Like the previous guitar riff, the lead melody is using subdivision into two and into three. You now got syncopes with triplets and syncopes going over a bar, so rhythmically it's a complicated figure. The accompanying chords are all played off-beat. This last chord implies a switch to D Dorian, but this doesn't get effectuated any further. The music modulates to B minor. Theme II knows two phrases. The first is sung over a broken I chord in triplet time, the second over a broken VII chord.
Other than theme I, this one is rather elementary going on beat with Zappa commenting "sing ooh-weeh-ooh-weeh The global set-up of this song is: - Opening themes from above, played twice. This is another example of mingling closely related scales. The bass vamp is using both F and F in its figure, leaving it a bit in the middle if this solo is in Dorian or Mixolydian.
Zappa begins with playing an If I Loved You - Guy Lombardo - Sweet & Heavenly e. Five are passing by in this study: - Lumpy Gravy version: this is the first time Zappa recorded the "King Kong" theme.
Zappa hardly changed the notes and the rhythm of this melody ever since, nor did he transpose the song all versions are in Eb Dorian. The differences therefore lie in the accompaniment. The Uncle Meat section shows that there's already a difference between the sheet music and the album recording.
The Honey Meat section contains an example plus a re-appearance of the main theme in a weird combination with the "Uncle Meat" theme. It's a compilation of four concert outtakes, one from and three from It lasts over 24 minutes, thus with "Billy the mountain" the longest one-track recording in Zappa's official catalogue. Still unedited and performances of "King Kong" could last longer, taking up Love Dancin - Various - Studio 54 *5th Edition* - The Biggest And Best Disco Collection Ever! an hour, as you can find one on for instance "Carnegie hall".
This is largely due to the fact that Zappa used the "King Kong" theme most of the time as an introduction to at least one, but mostly a couple of solos. The theme itself is relatively short, lasting one and a half minute. III" version, that with its different sources and improvised extravaganza, becomes a very interesting overview of what could happen to this song on stage. It's made up of six blocks. Theme from "King Kong".
As on Lumpy Gravy the presentation is polyrhythmic. This vamp is a two-bar bass theme with free keyboard improvisation over it. As said it's largely this accompaniment, that's responsible for the main theme sounding different on I Cant Give You Anything But Love, Baby - Rubino And His Continentals - Say It With Music occasions.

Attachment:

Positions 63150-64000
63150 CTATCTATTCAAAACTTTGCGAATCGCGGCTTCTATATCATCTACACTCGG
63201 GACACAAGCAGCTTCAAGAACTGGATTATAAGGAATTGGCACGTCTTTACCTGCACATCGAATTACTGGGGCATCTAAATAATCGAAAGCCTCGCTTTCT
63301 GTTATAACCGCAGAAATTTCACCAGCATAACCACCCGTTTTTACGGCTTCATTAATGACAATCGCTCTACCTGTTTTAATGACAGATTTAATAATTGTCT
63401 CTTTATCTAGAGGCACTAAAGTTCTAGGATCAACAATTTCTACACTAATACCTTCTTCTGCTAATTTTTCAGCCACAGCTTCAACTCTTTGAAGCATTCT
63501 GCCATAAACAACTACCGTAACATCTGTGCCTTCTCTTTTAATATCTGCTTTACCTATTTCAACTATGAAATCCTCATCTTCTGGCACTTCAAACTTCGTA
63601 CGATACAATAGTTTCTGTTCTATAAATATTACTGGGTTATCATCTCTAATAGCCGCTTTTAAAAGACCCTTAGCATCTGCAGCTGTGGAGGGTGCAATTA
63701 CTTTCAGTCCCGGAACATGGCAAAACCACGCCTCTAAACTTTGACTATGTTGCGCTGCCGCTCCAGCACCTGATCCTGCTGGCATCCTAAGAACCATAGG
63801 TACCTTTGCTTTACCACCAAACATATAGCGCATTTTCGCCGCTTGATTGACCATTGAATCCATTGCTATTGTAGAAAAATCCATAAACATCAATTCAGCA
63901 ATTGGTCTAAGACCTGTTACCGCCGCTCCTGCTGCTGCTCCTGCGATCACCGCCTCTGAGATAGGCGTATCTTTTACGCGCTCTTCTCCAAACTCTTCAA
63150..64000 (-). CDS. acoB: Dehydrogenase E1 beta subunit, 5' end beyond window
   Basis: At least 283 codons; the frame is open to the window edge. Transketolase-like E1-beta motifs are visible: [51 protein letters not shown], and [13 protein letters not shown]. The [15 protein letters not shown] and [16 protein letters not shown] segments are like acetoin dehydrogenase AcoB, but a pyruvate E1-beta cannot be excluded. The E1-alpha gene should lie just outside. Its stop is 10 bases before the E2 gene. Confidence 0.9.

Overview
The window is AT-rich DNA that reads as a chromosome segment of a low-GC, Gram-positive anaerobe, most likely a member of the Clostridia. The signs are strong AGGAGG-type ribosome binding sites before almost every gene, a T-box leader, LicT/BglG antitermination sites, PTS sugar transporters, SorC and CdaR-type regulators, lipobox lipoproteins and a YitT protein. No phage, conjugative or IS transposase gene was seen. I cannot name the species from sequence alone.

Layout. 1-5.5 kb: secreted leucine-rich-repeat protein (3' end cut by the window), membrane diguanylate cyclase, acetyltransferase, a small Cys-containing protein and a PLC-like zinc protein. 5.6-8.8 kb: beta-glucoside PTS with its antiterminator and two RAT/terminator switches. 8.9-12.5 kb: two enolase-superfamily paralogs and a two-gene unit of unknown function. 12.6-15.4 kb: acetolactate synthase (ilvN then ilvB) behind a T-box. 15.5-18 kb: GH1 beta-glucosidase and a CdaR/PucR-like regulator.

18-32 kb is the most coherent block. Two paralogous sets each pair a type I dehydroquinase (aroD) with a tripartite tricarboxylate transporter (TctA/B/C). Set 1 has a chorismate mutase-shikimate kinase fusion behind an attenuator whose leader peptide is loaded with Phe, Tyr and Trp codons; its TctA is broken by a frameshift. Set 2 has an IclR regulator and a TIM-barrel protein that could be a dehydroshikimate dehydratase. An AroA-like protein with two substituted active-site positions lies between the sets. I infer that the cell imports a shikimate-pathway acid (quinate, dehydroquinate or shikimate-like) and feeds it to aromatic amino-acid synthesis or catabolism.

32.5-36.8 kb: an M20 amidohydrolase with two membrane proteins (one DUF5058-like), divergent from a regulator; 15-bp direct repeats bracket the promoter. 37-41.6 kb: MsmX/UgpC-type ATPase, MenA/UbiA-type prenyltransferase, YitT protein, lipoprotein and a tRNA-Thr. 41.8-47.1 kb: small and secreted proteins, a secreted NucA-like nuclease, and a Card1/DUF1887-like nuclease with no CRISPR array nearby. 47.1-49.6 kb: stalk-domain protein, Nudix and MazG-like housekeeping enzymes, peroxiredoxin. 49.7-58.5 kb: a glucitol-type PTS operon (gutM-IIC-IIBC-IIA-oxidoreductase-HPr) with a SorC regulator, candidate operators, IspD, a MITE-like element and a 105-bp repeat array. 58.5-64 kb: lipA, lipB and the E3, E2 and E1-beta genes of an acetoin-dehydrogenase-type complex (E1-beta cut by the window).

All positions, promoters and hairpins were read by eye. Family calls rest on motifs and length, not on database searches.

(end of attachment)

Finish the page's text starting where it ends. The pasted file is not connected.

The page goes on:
It gets interrupted by barswhere the bass plays along with the melody. In order to get the two parts equal at the start of bar 8, you have to plan such things carefully in advance. Only when the main melody begins on beat 4 of bar 4, you're getting the picture as in bar 8. King Kongopening midi file. King Kongopening transcription. This block is using a vamp in Bb. The example begins with the final bar of the "King Kong" theme.
The next vamp in Bb continues with this meter. It's a figure of one bar. At first very faintly, you've got Dont You Want A Man Like Me? - Frank Zappa - Zapped Again!
notes coming up bar 2, staff 3; staff 1 from bar 3 onwards. In bar 6 they come up explicitly as glissandos. In bar 7 the bass figure briefly gets a pause, while the keyboard improvisation continues in the background. After a while members of the band sing along with only "blow job" as text. King Kongsection 1 midi file. King Kongsection 1 transcription.
Now we're getting at the part with solos from a Sax solo by Ian Underwood in D Dorian. Intro for the guitar solo. I'm not sure if this is a keyboard part, sounding like a guitar, or the guitar itself playing softly.
First part of Honey guitar solo. Zappa is here moving through notes from varying scales via chord progressions. There are no clear tonics, Dont You Want A Man Like Me? - Frank Zappa - Zapped Again! it as good as impossible to assign sections to keys. The solo is adrift through the diatonic world. Only at the chords seem to settle for A Mixolydian. These beats, on their turn, can also get subdivided into three, leading to figures that look like the ones in bar 5.
The chords in the first example below are: bars Gm7-Am7-Bb. Notes gets altered compared to the preceding bars, so it sounds as two modulations. Second part of the guitar solo with Zappa soloing in a way that's more common in his music, namely an improvised melody in A Mixolydian.